Commenced in January 2007
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Paper Count: 4

facial expression Related Publications

4 Emotion Classification using Adaptive SVMs

Authors: P. Visutsak

Abstract:

The study of the interaction between humans and computers has been emerging during the last few years. This interaction will be more powerful if computers are able to perceive and respond to human nonverbal communication such as emotions. In this study, we present the image-based approach to emotion classification through lower facial expression. We employ a set of feature points in the lower face image according to the particular face model used and consider their motion across each emotive expression of images. The vector of displacements of all feature points input to the Adaptive Support Vector Machines (A-SVMs) classifier that classify it into seven basic emotions scheme, namely neutral, angry, disgust, fear, happy, sad and surprise. The system was tested on the Japanese Female Facial Expression (JAFFE) dataset of frontal view facial expressions [7]. Our experiments on emotion classification through lower facial expressions demonstrate the robustness of Adaptive SVM classifier and verify the high efficiency of our approach.

Keywords: facial expression, emotion classification, adaptive support vector machines, facial expression classifier

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3 3D Definition for Human Smiles

Authors: Shyue-Ran Li, Kuohsiang Chen

Abstract:

The study explored varied types of human smiles and extracted most of the key factors affecting the smiles. These key factors then were converted into a set of control points which could serve to satisfy the needs for creation of facial expression for 3D animators and be further applied to the face simulation for robots in the future. First, hundreds of human smile pictures were collected and analyzed to identify the key factors for face expression. Then, the factors were converted into a set of control points and sizing parameters calculated proportionally. Finally, two different faces were constructed for validating the parameters via the process of simulating smiles of the same type as the original one.

Keywords: Robot, Numerical, facial expression, smile parameter

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2 An Efficient Algorithm for Motion Detection Based Facial Expression Recognition using Optical Flow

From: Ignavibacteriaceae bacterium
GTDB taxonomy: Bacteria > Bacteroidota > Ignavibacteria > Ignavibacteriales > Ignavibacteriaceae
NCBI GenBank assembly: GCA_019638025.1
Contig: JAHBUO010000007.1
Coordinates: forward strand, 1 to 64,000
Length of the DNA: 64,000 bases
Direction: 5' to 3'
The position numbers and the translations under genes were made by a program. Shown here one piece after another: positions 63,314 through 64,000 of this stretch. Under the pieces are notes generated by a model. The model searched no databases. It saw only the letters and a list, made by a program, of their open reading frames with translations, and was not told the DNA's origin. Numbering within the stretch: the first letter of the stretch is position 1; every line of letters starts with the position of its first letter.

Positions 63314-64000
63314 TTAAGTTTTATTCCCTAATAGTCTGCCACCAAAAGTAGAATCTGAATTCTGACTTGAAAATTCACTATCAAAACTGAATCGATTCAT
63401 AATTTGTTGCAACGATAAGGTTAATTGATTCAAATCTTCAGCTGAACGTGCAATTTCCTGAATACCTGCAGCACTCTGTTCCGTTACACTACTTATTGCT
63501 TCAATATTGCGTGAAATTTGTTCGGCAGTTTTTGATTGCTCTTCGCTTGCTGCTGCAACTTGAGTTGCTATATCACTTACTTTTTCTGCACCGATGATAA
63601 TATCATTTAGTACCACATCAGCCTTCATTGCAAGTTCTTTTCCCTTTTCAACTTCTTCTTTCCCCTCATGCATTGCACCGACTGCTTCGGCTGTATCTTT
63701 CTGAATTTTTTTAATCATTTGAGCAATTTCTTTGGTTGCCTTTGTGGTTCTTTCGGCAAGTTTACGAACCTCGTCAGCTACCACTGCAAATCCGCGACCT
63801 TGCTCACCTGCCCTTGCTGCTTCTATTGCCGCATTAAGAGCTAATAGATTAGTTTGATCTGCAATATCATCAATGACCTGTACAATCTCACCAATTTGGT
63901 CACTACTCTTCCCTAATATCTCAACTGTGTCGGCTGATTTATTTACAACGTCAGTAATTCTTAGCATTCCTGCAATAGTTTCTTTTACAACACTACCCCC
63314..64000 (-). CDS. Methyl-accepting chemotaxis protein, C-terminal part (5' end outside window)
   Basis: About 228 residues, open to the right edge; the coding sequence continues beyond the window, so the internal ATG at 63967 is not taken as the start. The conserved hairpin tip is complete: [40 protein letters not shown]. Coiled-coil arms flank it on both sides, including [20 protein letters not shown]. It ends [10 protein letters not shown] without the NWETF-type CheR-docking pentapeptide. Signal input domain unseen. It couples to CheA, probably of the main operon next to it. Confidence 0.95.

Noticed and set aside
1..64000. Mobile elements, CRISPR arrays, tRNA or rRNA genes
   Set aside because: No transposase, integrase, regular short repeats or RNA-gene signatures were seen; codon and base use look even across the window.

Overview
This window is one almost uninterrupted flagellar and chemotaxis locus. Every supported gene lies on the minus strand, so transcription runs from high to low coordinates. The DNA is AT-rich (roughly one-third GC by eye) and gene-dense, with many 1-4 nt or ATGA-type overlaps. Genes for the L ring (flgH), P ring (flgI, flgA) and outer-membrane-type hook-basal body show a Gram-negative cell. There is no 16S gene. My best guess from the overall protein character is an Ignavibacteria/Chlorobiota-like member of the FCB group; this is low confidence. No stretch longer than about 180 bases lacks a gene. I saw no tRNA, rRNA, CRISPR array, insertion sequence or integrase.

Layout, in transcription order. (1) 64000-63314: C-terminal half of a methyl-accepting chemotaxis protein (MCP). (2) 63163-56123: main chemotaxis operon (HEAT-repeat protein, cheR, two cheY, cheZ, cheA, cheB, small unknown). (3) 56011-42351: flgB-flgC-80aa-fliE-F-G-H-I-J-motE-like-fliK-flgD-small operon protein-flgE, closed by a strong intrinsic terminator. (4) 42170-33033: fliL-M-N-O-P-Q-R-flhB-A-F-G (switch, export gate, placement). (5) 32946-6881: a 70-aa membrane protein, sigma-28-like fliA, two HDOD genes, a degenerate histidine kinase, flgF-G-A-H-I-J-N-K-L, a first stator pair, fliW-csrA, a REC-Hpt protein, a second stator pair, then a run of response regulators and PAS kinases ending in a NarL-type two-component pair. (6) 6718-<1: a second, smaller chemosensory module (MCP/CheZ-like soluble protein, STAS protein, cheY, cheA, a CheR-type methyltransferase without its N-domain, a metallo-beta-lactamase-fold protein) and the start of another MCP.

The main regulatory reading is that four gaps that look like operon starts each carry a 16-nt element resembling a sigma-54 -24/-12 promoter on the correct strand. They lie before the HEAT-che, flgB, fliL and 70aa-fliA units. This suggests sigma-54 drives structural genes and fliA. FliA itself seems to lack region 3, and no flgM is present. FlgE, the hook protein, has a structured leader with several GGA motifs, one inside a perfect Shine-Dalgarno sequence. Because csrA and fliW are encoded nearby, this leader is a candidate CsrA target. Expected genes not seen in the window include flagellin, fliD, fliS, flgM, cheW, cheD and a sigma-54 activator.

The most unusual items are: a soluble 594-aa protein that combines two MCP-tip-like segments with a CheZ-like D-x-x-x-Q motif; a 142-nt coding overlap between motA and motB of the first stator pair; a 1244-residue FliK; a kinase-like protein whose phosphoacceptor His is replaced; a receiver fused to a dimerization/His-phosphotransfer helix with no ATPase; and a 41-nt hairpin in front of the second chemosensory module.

Authors: Ahmad R. Naghsh-Nilchi, Mohammad Roshanzamir

Abstract:

One of the popular methods for recognition of facial expressions such as happiness, sadness and surprise is based on deformation of facial features. Motion vectors which show these deformations can be specified by the optical flow. In this method, for detecting emotions, the resulted set of motion vectors are compared with standard deformation template that caused by facial expressions. In this paper, a new method is introduced to compute the quantity of likeness in order to make decision based on the importance of obtained vectors from an optical flow approach. For finding the vectors, one of the efficient optical flow method developed by Gautama and VanHulle[17] is used. The suggested method has been examined over Cohn-Kanade AU-Coded Facial Expression Database, one of the most comprehensive collections of test images available. The experimental results show that our method could correctly recognize the facial expressions in 94% of case studies. The results also show that only a few number of image frames (three frames) are sufficient to detect facial expressions with rate of success of about 83.3%. This is a significant improvement over the available methods.

Keywords: facial expression, optical flow, facial features, Motion vectors

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1 The Effect of Facial Expressions on Students in Virtual Educational Environments

Authors: G. Theonas, D. Hobbs, D. Rigas

Abstract:

The scope of this research was to study the relation between the facial expressions of three lecturers in a real academic lecture theatre and the reactions of the students to those expressions. The first experiment aimed to investigate the effectiveness of a virtual lecturer-s expressions on the students- learning outcome in a virtual pedagogical environment. The second experiment studied the effectiveness of a single facial expression, i.e. the smile, on the students- performance. Both experiments involved virtual lectures, with virtual lecturers teaching real students. The results suggest that the students performed better by 86%, in the lectures where the lecturer performed facial expressions compared to the results of the lectures that did not use facial expressions. However, when simple or basic information was used, the facial expressions of the virtual lecturer had no substantial effect on the students- learning outcome. Finally, the appropriate use of smiles increased the interest of the students and consequently their performance.

Keywords: Virtual learning, emotion, facial expression, smile, virtual educational environment, virtual lecturer

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